• Editing documents and using track changes to mark revisions.

      Tracking changes in a document is not available in Word Web application. Use the Word client application if you want to track specific revisions to a document. Note that you can view tracked changes in Word Web application.

    • Editing Word objects, such as SmartArt or document headers.

      Some objects, such as SmartArt and document headers and footers, are not available for editing in Office Web Apps. Use the Office client applications to edit these objects. Note that you can view these objects in Office Web Apps.

    • Co-authoring in Excel Web App.

      You can co-author in Excel Web App if everyone uses Excel Web App to open a workbook. If anyone uses Excel 2013 or Excel 2010 (the client applications) to open a workbook, co-authoring in Excel Web App will be disabled for that workbook while it is open in the client application.

    • Using macros in Word, Excel and PowerPoint documents.

      Macros are not enabled in Office Web Apps. Use the Office client applications if you use macros in Word, Excel and PowerPoint documents.

    • Updating external tables or query tables in Excel.

      You cannot refresh or update data in external tables and queries from Office Web Apps. Use the Office client applications or Excel Services in SharePoint to update the data.

    • Checking the spelling in Excel and PowerPoint documents.

      The spelling checker is available only for Word documents or OneNote notebooks in Office Web Apps. Use the Office client applications to check the spelling in other document types.

  • Mobile devices

    • Editing documents on a mobile device.

      From most smartphone browsers, you can view Word, Excel, and PowerPoint documents in Office Web Apps. However, you cannot edit documents. For more information about supported browsers, see the Browser and mobile device support section.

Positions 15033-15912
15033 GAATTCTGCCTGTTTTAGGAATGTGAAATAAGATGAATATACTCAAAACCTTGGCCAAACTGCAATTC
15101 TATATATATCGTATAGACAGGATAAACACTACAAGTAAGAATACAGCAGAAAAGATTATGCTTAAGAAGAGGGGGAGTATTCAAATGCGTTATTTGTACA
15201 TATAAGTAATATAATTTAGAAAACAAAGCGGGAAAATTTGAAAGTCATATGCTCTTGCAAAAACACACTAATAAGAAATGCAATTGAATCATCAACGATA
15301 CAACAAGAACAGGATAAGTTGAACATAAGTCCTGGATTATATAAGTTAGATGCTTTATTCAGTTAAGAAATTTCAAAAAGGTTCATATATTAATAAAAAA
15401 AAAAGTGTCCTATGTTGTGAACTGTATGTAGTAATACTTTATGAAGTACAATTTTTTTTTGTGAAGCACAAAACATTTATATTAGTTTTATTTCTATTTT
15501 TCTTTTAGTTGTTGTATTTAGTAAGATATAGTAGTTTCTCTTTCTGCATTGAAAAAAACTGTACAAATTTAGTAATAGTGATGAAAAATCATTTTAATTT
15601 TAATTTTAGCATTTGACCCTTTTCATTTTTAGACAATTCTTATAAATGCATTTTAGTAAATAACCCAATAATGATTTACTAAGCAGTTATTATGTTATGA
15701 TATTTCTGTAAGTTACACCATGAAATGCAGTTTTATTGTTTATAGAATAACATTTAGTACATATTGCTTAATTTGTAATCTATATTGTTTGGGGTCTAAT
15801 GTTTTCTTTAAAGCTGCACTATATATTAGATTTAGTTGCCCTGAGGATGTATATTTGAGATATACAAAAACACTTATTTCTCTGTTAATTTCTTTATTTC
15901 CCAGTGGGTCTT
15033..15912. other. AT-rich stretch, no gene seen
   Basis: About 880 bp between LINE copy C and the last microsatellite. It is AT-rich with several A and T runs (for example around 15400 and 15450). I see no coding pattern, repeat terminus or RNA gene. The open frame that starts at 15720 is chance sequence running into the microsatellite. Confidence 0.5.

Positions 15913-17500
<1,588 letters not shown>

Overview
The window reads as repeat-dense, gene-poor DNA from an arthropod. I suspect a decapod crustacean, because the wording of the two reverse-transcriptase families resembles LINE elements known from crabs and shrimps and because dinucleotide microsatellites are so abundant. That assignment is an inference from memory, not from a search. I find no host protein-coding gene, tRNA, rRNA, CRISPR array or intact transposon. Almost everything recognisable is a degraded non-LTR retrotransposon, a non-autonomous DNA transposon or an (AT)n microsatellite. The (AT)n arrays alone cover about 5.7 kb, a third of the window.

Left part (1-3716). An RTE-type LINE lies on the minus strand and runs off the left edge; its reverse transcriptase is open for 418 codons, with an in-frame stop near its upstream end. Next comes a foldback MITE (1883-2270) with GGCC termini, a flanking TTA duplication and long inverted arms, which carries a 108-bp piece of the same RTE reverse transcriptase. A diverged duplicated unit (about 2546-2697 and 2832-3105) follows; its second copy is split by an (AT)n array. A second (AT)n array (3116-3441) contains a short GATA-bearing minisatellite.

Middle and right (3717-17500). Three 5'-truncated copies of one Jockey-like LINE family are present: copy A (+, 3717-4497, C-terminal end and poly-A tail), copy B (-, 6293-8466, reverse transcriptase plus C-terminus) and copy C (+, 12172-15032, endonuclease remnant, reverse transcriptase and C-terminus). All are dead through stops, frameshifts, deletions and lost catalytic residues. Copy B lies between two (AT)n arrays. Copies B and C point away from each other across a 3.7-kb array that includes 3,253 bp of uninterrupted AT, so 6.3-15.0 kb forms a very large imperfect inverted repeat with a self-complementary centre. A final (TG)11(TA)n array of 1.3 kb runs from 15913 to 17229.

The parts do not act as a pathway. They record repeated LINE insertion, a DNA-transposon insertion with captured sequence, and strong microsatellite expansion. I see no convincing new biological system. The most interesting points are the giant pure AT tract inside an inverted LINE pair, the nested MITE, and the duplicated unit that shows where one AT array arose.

• Viewing OneNote documents on a device that is not a Windows Phone 7 device or an iPhone.

      With OneNote Mobile for Windows Phone 7 and for iPhones, you can view and edit OneNote notebooks. OneNote Mobile is not available on other devices at this time.

Creating documents from inside a SharePoint site

When you create files from inside a SharePoint site by using the browser, Microsoft SharePoint Server uses the Office client applications if they are installed. For more information, see the MSDN blog post Using Office Web Apps to Create New Files (http://go.microsoft.com/fwlink/p/?LinkId=207426).

Summary

Information provided in this article can help you when planning an Office Web Apps solution for your organization. The next step in your on-premises Office Web Apps solution is to deploy Office Web Apps on a stand-alone SharePoint 2010 Products server or a SharePoint server farm. For more information, see Deploy Office Web Apps (Installed on SharePoint 2010 Products).

Change History

Date Description

May 21, 2013

Updated with information about co-authoring.

May 8, 2010

Initial publication